KEF V300

    If you don't have ARC, then instead you can connect the digital optical output on your TV to the activation unit and use HDMI CEC to control it with the TV's remote control. We took this approach with our Pioneer Kuro which, being a few years older, doesn't have ARC. Obviously this approach requires an additional optical cable but otherwise the performance in terms of audio and control was identical. It should be stressed that the V300 is intended purely as a way of improving the audio of your TV and is not meant as an alternative to an AV receiver with numerous HDMI inputs and multi-channel audio. KEF has designed the activation unit to work in harmony with your TV and, as such, it has just enough inputs for that purpose. However the addition of a coaxial digital input could also be useful, just in case their are any TVs that use that connection rather than an optical digital output.

    There are secure spring loaded terminals at the rear of the activation unit and cabling is provided to connect the speakers. These cables are 1.5m each in length which should be enough for most TVs, although that does tend to depend on where you have positioned the activation unit. Of course, you can always buy longer cable runs if you need to. The terminals on the speakers face downward, allowing for flush wall mounting, and are secured using a provided allen key. There is an EQ switch, with an option for either Wall or Stand, which adjusts for boundary gain to optimise the bass response depending on whether the speakers are free standing or mounted against the wall. If you have an active subwoofer, then you can use the sub output to enhance the bass performance of the V300.

    Audio Performance - Movies

    The sound quality of the V300 is excellent with the kind of controlled and composed audio performance that we would expect from a pair of KEF speakers. The small activation unit includes a Class D amplifier that is acoustically matched to the speakers and delivers 50W to each of them. Whilst this isn't going to shake the room, it is more than sufficient for watching regular TV programmes and even movies. The amplifier can go reasonably loud but never distorts and the dialogue always remains clear and nicely centred. The use of speakers either side of the screen allows for greater stereo separation and a more open front soundstage. The V300 is obviously lacking somewhat at the low end but the addition of a subwoofer can easily address that and despite their narrow dimensions, the speakers deliver an impressive mid-range and higher frequency performance. To get the best out of the V300, the addition of an active subwoofer would be recommended and KEF make a number of models that would nicely match the system.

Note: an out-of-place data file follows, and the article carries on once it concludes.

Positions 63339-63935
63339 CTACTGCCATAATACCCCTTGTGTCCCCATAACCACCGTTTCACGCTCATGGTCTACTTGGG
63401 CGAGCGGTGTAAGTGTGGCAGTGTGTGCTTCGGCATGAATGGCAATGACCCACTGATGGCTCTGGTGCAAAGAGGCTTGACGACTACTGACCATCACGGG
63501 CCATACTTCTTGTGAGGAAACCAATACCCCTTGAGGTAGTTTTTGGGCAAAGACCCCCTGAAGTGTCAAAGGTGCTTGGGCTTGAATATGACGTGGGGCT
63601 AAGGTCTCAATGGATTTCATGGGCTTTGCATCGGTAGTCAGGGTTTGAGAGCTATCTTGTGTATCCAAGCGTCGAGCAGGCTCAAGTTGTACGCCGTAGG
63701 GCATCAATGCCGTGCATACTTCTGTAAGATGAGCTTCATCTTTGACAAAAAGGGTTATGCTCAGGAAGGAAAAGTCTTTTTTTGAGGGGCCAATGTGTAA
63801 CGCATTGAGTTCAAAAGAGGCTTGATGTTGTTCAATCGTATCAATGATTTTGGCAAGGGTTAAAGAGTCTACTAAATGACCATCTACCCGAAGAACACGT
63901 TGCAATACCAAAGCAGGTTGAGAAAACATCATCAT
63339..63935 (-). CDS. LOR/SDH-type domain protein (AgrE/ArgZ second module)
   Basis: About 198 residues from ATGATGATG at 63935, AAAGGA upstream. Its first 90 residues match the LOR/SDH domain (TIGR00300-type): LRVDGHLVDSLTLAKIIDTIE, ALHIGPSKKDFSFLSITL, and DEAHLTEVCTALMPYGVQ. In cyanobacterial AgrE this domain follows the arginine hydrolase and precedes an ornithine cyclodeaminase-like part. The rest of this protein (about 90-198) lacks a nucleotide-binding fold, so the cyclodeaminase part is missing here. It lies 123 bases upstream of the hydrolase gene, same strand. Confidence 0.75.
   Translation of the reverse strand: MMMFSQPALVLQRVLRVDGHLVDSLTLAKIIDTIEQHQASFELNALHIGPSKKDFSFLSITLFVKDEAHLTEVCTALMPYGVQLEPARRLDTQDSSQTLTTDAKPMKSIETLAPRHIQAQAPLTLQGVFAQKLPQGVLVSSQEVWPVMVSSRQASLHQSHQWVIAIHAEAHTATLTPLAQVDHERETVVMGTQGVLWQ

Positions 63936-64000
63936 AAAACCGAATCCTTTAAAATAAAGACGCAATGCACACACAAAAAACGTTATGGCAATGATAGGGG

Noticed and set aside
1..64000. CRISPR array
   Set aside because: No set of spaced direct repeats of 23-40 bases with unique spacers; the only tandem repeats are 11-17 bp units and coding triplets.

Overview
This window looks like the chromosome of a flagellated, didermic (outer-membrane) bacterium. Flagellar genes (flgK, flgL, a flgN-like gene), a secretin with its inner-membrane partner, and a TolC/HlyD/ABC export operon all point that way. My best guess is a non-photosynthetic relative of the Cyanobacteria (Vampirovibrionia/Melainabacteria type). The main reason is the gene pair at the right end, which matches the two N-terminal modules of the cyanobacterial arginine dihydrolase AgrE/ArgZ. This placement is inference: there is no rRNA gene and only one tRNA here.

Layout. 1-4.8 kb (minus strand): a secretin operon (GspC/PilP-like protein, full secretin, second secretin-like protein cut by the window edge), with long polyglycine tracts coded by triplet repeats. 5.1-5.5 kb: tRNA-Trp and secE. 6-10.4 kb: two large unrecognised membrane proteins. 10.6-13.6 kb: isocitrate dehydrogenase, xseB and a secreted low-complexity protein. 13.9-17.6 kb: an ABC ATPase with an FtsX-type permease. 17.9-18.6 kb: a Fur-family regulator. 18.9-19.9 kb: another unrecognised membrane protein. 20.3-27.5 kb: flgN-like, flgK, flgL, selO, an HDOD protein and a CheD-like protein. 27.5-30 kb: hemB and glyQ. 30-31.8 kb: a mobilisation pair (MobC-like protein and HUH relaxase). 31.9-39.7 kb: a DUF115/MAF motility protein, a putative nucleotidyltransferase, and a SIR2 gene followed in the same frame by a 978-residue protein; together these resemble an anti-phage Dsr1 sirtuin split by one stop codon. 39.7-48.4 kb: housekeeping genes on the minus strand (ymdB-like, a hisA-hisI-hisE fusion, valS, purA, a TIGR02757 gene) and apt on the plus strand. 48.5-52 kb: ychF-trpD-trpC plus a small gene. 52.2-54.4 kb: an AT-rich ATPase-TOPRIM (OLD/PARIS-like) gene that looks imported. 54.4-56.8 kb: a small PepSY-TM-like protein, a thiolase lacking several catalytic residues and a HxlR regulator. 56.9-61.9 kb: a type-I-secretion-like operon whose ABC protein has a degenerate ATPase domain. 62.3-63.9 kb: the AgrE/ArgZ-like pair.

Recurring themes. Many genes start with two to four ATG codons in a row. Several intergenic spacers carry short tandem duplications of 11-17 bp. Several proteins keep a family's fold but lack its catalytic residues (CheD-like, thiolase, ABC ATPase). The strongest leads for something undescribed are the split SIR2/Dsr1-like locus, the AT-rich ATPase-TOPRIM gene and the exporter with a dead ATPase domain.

KEF V300

    The speakers deliver an impressive mid-range and higher frequency performance.

    We used the V300 in conjunction with both a 65-inch LG Ultra HD TV and a 50-inch Pioneer Kuro and the KEF combo performed superbly with both. There were no issues in terms of connection and control and in the case of the LG at least, the audio produced by the V300 is superior to the built-in speakers. Despite LG's best efforts and the larger chassis, you just can't beat a dedicated pair of speakers positioned either side of the screen. In case of the Kuro, the addition of speakers is essential because the Pioneer doesn't have any of its own. The V300 produced a pleasingly neutral performance, which is ideal for its purpose, allowing the listener to enjoy a wide soundscape at the front, with good localisation of music and effects. Dialogue remained anchored in the centre but the speakers themselves tended to vanish into the room, resulting in a genuinely transparent performance. Regardless of whether you are watching TV programmes or movies, the V300 delivers a highly accomplished performance and the final episode of Breaking Bad was well served by the KEFs.

    The high fidelity nature of the components means it is equally assured with music.

    Audio Performance - Music

    Of course, whilst the V300 is primarily intended for watching TV, the high fidelity nature of the components means it is equally assured with music. This is especially handy as modern TVs offer more opportunities to listen to music than ever before and the KEF combination allows you to take full advantage of this capability. Just as with our TV watching, the neutral and precise performance of the speakers resulted in an excellent musical experience. The mid-range is well served, whilst the higher frequencies were nicely reproduced for an enjoyable and lively experience. The amplification in the activation unit is also capable of filling the room with plenty of volume without ever distorting or sounding strained. As with TV programmes and movies, the bass is somewhat lacking so, to fully appreciate the abilities of the KEF speakers, an added subwoofer would be useful. However, the wider stereo separation afforded by the speakers delivers an impressively open and immersive soundstage. The result is a balanced sound that allows individual instruments to be picked out, whilst retaining its overall acoustic integrity. We've recently been enjoying the Manic Street Preachers new album Rewind the Film and the V300 did a superb job of reproducing the melancholy but complex arrangements.